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As pointed, מִשְׁבָּר (billows or waves) and גַּל (waves, heap) in Jonah 2:3, they seem to have the same meaning according to the lexicon and also their usage. Is it indicating an emphasis or is there a difference?

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The Hebrew expression at issue is וגליך משבריך.

The conceptual root of the first term is ŠBR, the second is GLL.

The concept behind these roots?

The first has the meaning of ‘to break in pieces’, and – happily – also in English we found the term ‘breaker’ to define an ‘heavy ocean wave’, or, more literally, ‘a wave that breaks itself against some objects (often, destroying them)’ > ‘a breaking wave’.

Interestingly, the Italian homologous term is ‘frangente’, which come from the Latin frango > fractum, ‘to break in pieces’ > ‘broken’ (compare the derived English terms ‘frangible’, ‘frangibility’, from the same Latin root).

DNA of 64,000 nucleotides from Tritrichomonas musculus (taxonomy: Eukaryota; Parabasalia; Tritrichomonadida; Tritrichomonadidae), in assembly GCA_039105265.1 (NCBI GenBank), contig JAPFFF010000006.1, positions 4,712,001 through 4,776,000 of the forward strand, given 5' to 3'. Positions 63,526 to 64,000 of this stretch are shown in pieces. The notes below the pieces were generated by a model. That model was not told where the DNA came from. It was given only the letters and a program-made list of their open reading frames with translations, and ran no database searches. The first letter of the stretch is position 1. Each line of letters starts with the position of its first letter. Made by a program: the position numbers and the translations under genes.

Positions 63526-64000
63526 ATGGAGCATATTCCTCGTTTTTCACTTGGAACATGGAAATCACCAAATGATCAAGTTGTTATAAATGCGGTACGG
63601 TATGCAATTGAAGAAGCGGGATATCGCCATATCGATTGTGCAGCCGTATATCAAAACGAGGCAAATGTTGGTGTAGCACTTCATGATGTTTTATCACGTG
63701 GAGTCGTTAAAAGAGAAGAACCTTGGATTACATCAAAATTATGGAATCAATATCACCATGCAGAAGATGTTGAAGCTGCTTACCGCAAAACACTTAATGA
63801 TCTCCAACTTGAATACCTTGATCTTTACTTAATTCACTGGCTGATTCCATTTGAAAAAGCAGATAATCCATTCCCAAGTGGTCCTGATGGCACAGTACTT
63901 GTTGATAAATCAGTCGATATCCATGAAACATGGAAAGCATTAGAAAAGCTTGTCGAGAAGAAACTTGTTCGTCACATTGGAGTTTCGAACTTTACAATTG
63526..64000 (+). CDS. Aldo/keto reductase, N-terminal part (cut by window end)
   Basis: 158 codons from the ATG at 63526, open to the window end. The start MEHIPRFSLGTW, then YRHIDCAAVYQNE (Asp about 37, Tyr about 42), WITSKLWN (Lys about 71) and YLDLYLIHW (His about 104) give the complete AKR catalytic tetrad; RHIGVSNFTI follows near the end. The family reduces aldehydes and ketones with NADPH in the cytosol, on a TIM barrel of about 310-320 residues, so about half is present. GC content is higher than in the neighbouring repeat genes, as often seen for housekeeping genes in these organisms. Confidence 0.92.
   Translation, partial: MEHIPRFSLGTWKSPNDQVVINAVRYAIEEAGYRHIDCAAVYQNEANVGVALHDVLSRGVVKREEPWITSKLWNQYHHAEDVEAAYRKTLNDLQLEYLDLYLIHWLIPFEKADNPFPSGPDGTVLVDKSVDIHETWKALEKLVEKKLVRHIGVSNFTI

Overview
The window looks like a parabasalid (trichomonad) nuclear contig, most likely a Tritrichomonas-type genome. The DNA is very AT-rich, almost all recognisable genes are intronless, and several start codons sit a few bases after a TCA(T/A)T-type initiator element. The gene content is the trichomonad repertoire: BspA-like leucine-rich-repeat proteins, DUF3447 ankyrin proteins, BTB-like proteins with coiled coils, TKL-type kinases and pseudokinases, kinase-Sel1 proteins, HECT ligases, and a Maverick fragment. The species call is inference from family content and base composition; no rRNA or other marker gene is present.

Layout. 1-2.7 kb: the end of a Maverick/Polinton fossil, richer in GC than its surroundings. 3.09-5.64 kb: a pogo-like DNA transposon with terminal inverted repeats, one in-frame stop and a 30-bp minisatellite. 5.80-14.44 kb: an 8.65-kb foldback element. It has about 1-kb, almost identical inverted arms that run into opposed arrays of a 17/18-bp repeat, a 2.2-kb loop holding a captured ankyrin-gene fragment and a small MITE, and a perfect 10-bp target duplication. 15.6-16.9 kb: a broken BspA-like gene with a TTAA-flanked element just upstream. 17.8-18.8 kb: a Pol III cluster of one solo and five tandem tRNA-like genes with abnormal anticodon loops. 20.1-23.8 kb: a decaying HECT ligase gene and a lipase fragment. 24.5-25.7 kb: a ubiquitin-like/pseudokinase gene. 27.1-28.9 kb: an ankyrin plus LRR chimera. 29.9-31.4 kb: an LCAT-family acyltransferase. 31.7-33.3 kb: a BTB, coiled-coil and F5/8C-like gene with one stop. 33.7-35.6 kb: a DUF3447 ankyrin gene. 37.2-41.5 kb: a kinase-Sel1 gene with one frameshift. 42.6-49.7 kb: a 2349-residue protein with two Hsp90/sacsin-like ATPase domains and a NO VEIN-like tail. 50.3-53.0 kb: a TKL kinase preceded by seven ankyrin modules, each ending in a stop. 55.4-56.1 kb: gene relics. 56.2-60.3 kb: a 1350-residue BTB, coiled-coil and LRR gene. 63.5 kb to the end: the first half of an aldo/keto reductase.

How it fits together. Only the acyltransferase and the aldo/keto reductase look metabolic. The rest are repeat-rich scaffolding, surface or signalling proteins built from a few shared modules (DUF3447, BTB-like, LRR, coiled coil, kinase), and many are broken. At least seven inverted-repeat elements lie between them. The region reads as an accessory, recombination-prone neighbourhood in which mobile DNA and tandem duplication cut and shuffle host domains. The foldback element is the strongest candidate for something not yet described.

Differently, the second conceptual root at issue, GLL, has a different meaning, instead pointing out the sense of ‘to be voluted’, ‘to roll’. ‘Volute’ is from Latin voluta, ‘a spiral scroll’, noun use of feminine past participle of volvere, ‘to turn around, roll’, from (supposed) Proto-Indo-European root wel- ‘to turn, revolve’.

So, the focus of this other Hebrew term is on the sea wave ‘voluted’ form.

In synthesis, the two terms – although refer both to sea waves – point to some different aspects of them.

When a man feels himself near the death, under similar to Jonah’s circumstances, the rush of adrenaline fixes in his memory every details belonging to the impending menace (please remember how the prophet did mention even the details of what in Hebrew was called SUP, that is a kind of sea-weeds [Jon 2:5]).


I cannot end this comment of mine without mention the beautiful faith-building expressions of Jonah toward God: “I went down to the land whose bars closed upon me forever; yet you brought up my life from the pit.” (Jon 2:6)

For all of people suffering several sicknesses – Covid-19 included - God will encourage all that are trusting in Him.

Shalom.

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